Millennials are ten times more likely to use peer to peer lending sites than their parents’ generation.
It’s no surprise, really, considering that this is a generation reared on technology from day one. The Millennial is also big on the convenience involved in transacting online, and as a result of witnessing the financial crash of 2008 first hand, are significantly more sceptical of traditional banking and investment.
The Financial Life of the Millennial Investor
This is also a generation that thrives on independence, or a sense of it anyway. Perhaps that’s partly a result of the lack of control the Millennial feels over their financial status.
Whilst the typical Millennial is confident about their prospects for professional and financial success in the future, when it comes to working out how to bridge the gap between their current financial situation and the one they’re aiming for, they get stuck.
They are acutely aware of their need to buckle down and make positive decisions for their financial future, and their mistrust of existing financial institutions leads them in the direction of new innovations.
Casting aside the old financial institutions that they see as outmoded at best, and corrupt at worst, the Millennial generation is crafting a new financial landscape, taking its lessons from the failures of the old models, reinjecting democracy, and merging it with technology.
The result is a great new hybrid, fresh in its infancy, with a big future ahead of it. FinTech is born.
Millennial P2P investors are starting out on sites like Funding Circle, Indiegogo and KickStarter, investing small amounts in new innovations and businesses. Similarly, we at The House Crowd have noticed a considerable rise in interest in the sector.
For example, according to innovation charity, Nesta, in 2015 the alternative finance market grew to £3.2 billion, whilst equity crowdfunding now makes up around 16% of all seed and venture-stage equity investment in the UK. Millennials extending their newfound thirst for investment to the property sector just seems like a logical progression.
Millennials and The Property Ladder
Our survey, back in October 2015, reported that nearly a quarter of Millennials think they will have to wait for a member of their family to die before they can afford to buy property. Many more may not even have that to (cynically-speaking) look forward to.
36% of respondents said that they felt they’d be renting forever, with no sign of a property purchase looking likely anywhere on the horizon. It’s a sad state of affairs, that’s for sure. But is it a certainty?
Given that Millennials have already caught the scent of the benefits of investment through their interest in other P2P lending opportunities, moving beyond conventional routes to getting on the property ladder, such as via property crowdfunding, could be a popular move.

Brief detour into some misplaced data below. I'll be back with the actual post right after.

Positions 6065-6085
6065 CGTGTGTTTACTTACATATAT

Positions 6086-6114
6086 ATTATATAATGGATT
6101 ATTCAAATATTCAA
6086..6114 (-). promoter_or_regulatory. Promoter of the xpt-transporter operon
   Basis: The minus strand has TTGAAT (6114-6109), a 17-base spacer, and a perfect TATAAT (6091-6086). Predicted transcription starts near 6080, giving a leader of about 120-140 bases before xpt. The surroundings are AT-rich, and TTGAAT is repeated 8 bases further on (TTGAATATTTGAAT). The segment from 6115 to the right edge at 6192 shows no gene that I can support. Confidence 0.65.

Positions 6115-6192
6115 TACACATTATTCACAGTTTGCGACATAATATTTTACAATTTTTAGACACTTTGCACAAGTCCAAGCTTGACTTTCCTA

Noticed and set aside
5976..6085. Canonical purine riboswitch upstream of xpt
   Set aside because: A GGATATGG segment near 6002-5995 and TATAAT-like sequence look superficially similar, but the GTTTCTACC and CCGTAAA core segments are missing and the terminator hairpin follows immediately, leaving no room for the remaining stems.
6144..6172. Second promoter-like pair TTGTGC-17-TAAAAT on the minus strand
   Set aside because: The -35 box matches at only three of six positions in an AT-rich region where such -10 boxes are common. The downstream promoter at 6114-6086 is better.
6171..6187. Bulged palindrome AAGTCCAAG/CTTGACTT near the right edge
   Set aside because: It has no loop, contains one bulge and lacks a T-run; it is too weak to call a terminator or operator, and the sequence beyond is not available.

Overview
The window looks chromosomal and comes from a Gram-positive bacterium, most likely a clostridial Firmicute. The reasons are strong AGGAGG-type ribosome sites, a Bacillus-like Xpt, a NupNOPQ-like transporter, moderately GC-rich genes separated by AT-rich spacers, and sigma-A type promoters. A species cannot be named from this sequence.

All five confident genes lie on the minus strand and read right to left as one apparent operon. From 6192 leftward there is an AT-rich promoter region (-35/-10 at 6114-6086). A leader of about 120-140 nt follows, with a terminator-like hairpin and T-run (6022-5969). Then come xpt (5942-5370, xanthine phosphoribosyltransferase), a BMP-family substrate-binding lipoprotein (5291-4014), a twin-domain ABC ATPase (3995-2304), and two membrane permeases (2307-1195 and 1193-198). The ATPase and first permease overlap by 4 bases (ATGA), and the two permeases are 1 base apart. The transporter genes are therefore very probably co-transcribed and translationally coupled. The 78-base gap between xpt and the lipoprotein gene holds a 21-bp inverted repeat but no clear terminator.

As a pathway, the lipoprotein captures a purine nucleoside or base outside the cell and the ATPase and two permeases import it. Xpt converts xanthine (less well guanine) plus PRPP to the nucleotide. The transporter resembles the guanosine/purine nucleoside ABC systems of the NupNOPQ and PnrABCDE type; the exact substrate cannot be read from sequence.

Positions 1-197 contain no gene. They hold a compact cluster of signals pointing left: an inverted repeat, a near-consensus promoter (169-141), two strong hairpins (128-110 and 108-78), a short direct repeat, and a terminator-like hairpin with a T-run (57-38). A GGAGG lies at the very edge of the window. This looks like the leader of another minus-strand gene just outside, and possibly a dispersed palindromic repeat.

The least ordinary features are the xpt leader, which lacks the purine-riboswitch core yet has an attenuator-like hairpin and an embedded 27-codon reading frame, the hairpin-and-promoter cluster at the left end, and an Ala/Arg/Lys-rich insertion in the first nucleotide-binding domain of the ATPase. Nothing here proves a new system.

However, there are some differences between the P2P lending sites they’re used to, and the higher stakes of property crowdfunding.
Whilst an investor on Kickstarter can back a project for a handful of coins, it’s going to be at least £1,000 to put money into a property crowdfunding campaign. Mind you, when you put that against the £33,000 average for a deposit on a first home (£91,409 in Greater London), it’s a no-brainer.
In other words, you may not be able to raise that whopping deposit, but property crowdfunding offers the chance to enter the property ladder, albeit at an oblique angle.
Is Crowdfunded Property Investment The Answer?
For the Millennial with a bit of liquid floating around, but not enough to buy the house of their dreams just yet, the chance to invest in property (without all the awkwardness of mortgage lenders and banks) certainly beats sticking your spare cash in a boring old ISA and only earning 1.5% on it.
A £1,000 investment may seem like small fry to the more sophisticated investor, for the younger Millennials just coming of age in the era of FinTech, it’s a step in a braver direction.
Research from the US indicates that Millennials are demonstrating much higher levels of caution when it comes to risk, so property crowdfunding actually offers a safe haven for them, allowing them to spread their investments, and thus, their risk.
The majority still equate risk with the idea of permanent loss, and considering what the Millennial generation has seen go down in the recent financial meltdown, you can hardly blame them. But for those prepared to weather that risk, potential returns through property crowdfunding are certainly turning heads amongst the younger generation.
Are you a Millennial just starting out with p2p and property crowdfunding? If you are, and even if you’re not, we’d love to hear from you! Feel free to leave us a comment on our Facebook and Google Plus pages. If you prefer to tweet us, tweet @TheHouseCrowd.